Hoarders and Obsessed

August 27th, 2010 § 0 comments

My mother and I discuss psychology often. We’ve had a few conversations lately about the shows Hoarders and Obsessed (both appear on A&E, a second show Hoarders: Buried Alive airs on TLC). I used to like and watch both, but lately Hoarders has started to bore me. It seems like such a script in terms of the show; it’s like a Mad Libs where the only variables are name, sex, and age of the hoarder. The rest of the situations seems strikingly familiar each time.

The thing that frustrates us with the show Hoarders is that there’s no real therapy. There’s no discussion of treatment, no display of a change of thinking for the hoarder. Instead, over the course of 4-5 days (often it’s only 2 days) the hoarder is expected to suddenly “be ready to change” and start throwing things away with some prompting from a therapist and team of cleaners.

Why the therapists or family members seem surprised when initial enthusiasm wanes and the hoarders are reticent to part with their cherished belongings (often, literally, trash) is beyond me. Hoarding is a manifestation of a mental illness, and needs to be treated with counseling over a period of time. Like that of an addict, the pattern of behavior will not shift overnight, without education and a true desire to change.

Obsessed, on the other hand, shows the power of both a good therapist and a patient who is really ready to change. The process that they use takes about three months. With slow immersion into situations that are anxiety-provoking to the person with OCD, therapists use increasingly challenging situations to “untrain” the person. It may mean having an agoraphobic drive for a distance beyond his/her comfort zone or preventing a person with washing compulsions to wash his hands after doing a task that gets him dirty. Slowly building up to more traumatic and anxiety-provoking situations allows the patient to feel a sense of accomplishment and pride at making progress toward undoing these compulsions. At the end, the patient performs the task that they stated was their “dream goal” to achieve. This goal might be getting on an airplane to visit a relative or risking a dirty, germy home by inviting guests over for a party.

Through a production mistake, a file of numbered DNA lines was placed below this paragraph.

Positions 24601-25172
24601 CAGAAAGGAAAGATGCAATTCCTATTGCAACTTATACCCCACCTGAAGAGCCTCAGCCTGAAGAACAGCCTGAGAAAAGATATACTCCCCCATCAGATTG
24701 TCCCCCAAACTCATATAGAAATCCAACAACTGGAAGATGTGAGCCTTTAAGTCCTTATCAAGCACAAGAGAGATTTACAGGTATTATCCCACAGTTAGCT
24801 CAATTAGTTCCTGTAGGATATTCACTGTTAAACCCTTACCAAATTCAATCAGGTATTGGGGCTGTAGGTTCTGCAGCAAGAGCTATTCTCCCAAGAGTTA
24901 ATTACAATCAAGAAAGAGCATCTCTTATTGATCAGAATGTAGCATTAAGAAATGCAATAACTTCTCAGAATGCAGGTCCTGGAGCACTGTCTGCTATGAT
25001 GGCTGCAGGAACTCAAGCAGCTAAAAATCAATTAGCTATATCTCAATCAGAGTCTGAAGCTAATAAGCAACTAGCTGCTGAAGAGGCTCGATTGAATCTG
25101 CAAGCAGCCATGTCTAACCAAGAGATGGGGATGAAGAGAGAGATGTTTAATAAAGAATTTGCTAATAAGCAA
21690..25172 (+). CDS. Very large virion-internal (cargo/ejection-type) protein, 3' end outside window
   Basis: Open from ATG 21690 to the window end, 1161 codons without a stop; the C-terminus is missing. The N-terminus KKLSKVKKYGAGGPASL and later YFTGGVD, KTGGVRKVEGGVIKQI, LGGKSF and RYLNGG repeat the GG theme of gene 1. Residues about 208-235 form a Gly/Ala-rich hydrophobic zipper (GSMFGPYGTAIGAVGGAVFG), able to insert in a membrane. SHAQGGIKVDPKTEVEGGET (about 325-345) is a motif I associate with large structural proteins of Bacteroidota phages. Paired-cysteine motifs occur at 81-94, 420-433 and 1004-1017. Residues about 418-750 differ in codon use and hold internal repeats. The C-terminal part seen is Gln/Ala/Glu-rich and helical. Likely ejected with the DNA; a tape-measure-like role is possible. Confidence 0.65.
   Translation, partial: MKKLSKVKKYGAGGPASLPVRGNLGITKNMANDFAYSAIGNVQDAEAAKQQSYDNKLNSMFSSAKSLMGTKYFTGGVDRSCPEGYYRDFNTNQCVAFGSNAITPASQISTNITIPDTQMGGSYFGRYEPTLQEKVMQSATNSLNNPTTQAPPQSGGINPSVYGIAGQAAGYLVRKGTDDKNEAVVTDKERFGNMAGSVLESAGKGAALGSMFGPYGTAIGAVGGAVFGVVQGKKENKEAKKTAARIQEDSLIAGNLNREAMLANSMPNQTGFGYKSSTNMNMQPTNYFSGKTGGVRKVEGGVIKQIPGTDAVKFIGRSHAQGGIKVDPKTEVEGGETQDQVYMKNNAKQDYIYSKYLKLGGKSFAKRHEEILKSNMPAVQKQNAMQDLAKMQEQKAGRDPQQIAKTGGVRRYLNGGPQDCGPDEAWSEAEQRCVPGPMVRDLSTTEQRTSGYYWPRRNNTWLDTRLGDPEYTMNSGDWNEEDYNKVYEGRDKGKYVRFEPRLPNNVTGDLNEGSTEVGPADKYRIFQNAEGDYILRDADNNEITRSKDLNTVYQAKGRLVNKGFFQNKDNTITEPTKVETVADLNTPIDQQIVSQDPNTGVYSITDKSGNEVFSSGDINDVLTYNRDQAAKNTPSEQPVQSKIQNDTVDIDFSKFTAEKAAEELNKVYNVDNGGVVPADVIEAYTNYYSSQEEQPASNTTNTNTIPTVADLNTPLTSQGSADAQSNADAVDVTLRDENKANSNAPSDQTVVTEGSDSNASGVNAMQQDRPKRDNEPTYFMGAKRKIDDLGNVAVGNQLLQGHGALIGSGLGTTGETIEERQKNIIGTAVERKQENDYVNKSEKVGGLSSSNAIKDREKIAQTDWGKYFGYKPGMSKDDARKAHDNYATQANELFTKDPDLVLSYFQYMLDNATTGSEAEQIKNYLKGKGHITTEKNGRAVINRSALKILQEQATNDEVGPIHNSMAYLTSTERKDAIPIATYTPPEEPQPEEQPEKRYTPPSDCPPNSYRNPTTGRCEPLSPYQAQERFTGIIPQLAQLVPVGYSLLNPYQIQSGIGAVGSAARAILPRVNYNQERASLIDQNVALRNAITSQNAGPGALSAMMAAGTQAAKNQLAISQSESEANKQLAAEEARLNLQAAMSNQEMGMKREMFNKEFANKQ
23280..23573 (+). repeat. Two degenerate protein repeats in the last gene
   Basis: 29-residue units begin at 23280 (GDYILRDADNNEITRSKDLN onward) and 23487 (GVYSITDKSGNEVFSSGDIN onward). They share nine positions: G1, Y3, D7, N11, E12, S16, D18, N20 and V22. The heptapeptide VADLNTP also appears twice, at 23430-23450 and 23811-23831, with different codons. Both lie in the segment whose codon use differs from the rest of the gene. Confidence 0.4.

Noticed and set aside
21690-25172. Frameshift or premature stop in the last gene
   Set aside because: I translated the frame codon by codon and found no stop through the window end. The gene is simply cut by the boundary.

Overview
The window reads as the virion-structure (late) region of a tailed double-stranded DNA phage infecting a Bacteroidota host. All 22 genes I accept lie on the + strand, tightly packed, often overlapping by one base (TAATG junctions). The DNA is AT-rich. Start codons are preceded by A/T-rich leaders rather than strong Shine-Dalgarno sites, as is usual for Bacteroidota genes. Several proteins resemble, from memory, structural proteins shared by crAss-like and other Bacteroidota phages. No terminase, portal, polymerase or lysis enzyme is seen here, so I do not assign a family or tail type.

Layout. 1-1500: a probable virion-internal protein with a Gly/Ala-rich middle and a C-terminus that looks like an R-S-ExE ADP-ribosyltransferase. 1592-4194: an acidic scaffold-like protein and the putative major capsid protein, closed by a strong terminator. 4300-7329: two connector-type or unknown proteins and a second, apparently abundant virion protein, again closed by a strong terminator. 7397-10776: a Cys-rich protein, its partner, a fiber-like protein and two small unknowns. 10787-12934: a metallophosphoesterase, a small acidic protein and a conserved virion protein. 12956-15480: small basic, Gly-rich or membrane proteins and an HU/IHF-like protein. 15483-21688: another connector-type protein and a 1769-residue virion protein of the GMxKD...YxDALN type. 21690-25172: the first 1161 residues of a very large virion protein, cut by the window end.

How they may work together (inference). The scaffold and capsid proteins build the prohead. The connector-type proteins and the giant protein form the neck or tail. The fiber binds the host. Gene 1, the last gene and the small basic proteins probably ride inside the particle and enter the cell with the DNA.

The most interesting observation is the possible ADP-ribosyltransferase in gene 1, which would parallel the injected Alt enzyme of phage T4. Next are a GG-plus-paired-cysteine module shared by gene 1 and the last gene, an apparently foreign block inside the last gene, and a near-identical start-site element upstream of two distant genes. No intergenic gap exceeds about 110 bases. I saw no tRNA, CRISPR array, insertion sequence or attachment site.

For me, a key takeaway from the show is that the body cannot stay in a period of highest anxiety for a long period of time. Even during all-out panic attacks that patients may have, if they can ride it out, focus on breathing and realize that they are okay, eventually their anxiety level will diminish. It may take minutes or hours, but eventually patients report that their self-rated anxiety levels revert to tolerable amounts. Individuals will see that they confronted their fear and remained safe. Therapists use cognitive behavioral therapy as their guide to teach patients that their particular fears are unfounded (if you don’t flip the light switch a certain number of times, no harm actually does come to your loved one, for example).

My point with this discussion is to say that not all OCD reality shows are the same. It’s unrealistic to expect a condition that’s been in place for years, perhaps decades, to be undone in a few days while cameras are watching. There’s a reason so many people relapse after going to rehab — it’s hard work. To me, showing the arc of recovery with cognitive behavioral therapy is a more realistic and appealing process, and ultimately a more beneficial one to the patient.

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